Let's talk some about originality in our writing. One of the writers on the SCBWI boards said recently that she didn't think there was any originality left in writing any more. That everything that could be done had been done, and all that was left was to follow the newest trend.
Think about that for a minute. Right now the "trend" seems to be about vampires...The Vampire Diaries, The Vampire Academy, and of course, the Twilight series, which seemed to start it all. But before that, it was fantasy...look at what Harry Potter and the Eragon books by Christopher Paolini did for the world of writing.
Do you want to follow a trend, or start one? The problem with following trends is that by the time you've written the book, had it accepted and published, whatever trend your book is like may no longer be popular, and indeed, may have been totally forgotten. Restarting that particular trend is problematical, at best.
So how about starting a new trend? How do you do that? How do you know what kids are going to want to read in two or three years, depending upon how long it takes to get your book written and published? The answer to that is, most definitely, we don't know what kids will want to read. We're not even sure what they want to read now, are we? So predicting future interests is merely a waste of time.
Fantasy will always be valued by kids. Many kids today, especially teens, use fantasy as a way to escape what's happening to them in the real world: bullying, drugs, self-abuse...the list goes on. But there are so many different kinds of fantasy: the world of magic, per Harry Potter; dragons like Eragon; the child heroes like Percy Jackson; and the list goes on.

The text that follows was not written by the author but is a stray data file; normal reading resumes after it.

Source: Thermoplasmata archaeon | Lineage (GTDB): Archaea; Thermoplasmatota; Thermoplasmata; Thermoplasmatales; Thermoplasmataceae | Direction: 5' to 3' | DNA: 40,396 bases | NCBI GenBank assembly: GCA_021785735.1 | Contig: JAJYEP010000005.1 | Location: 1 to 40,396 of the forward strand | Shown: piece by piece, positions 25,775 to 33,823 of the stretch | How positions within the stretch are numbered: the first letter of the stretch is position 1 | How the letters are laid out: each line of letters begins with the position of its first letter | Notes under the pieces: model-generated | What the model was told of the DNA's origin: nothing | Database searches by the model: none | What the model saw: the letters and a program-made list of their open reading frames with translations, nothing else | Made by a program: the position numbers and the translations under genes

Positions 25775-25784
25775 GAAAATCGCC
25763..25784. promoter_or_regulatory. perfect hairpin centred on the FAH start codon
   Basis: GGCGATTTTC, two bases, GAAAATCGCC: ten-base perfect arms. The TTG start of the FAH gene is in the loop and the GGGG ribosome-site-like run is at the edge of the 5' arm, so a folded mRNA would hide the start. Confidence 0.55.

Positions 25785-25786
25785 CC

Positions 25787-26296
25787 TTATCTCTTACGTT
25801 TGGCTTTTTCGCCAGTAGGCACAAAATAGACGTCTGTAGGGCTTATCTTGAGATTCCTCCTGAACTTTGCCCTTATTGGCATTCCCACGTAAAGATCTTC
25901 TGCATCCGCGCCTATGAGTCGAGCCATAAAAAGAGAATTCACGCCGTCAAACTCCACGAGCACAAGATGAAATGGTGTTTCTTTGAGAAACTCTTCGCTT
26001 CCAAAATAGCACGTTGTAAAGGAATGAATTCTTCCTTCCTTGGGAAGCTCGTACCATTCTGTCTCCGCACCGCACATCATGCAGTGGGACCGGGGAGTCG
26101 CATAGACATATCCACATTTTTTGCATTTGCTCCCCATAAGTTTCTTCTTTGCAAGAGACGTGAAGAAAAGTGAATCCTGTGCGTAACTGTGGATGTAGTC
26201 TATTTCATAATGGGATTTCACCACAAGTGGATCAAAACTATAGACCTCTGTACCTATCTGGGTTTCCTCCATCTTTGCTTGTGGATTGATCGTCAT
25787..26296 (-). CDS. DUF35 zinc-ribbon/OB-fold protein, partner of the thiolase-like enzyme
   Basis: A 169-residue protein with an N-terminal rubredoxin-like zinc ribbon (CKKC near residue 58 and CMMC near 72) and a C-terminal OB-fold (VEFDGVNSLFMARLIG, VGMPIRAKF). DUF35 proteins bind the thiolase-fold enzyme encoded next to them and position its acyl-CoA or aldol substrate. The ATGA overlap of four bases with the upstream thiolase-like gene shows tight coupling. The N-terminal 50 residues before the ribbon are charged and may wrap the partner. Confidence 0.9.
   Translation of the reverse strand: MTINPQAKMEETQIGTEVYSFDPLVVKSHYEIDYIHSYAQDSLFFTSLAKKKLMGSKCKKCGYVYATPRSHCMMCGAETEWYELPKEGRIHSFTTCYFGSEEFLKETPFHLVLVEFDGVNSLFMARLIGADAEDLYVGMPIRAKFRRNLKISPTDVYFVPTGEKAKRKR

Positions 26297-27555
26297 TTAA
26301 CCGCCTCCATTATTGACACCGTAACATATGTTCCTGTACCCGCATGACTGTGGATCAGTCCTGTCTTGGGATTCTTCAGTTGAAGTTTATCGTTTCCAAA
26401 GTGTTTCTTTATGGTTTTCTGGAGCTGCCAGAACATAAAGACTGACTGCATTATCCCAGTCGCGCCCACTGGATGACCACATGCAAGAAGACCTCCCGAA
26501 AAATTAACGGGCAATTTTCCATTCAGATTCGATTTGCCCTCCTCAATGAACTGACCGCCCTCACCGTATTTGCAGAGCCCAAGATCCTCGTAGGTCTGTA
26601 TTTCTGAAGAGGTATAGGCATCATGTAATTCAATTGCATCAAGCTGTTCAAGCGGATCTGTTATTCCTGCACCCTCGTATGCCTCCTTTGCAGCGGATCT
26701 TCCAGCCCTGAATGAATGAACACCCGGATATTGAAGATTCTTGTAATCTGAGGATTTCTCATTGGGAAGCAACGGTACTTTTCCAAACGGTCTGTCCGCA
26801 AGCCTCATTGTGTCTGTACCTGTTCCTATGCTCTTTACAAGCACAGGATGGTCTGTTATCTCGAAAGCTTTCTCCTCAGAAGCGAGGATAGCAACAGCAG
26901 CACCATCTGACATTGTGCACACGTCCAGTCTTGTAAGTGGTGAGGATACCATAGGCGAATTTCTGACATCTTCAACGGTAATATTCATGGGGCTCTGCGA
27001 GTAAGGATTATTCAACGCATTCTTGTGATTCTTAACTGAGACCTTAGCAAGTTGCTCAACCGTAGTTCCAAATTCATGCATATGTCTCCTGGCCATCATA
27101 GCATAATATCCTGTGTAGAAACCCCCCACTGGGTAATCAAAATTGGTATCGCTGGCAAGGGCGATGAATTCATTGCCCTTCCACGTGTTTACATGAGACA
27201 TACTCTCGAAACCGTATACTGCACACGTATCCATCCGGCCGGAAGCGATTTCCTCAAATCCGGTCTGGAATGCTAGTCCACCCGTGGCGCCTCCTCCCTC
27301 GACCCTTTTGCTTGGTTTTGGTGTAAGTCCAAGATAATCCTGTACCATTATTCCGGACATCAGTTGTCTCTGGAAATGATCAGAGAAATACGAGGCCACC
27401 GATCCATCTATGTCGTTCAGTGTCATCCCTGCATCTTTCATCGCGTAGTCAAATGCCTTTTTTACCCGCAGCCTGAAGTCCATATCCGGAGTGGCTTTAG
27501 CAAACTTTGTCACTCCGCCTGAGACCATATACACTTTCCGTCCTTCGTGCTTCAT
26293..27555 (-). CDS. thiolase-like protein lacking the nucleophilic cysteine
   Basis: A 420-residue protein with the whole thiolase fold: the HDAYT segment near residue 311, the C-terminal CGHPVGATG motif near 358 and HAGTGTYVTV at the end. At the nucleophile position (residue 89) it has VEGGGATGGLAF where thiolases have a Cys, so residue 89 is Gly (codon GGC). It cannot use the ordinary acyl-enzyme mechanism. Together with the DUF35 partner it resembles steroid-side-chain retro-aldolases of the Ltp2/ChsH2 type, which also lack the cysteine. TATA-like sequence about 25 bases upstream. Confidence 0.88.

How do you decide on what kind of "trend" you want to start, and then how do you impart originality to that trend? Paranormal books will probably always be popular, so if you're "in" to that sort of thing, this might be a good trend to look into. All you need is a different idea. After all, if vampires can go to high school, couldn't ghosts do the same thing? Or, how about taking an historical era and writing a paranormal story about that? The Civil War should be a good stomping ground to write about ghosts...or how about the Victorian era? I've lived in an old Victorian house that held a ghost...I was too young at the time to write about it, but it would make a good backdrop for a story now.
All you really need is a good plot...but that's a topic for tomorrow. So for now, I guess the idea is...don't follow a trend, start one!
Think about it. Let me know.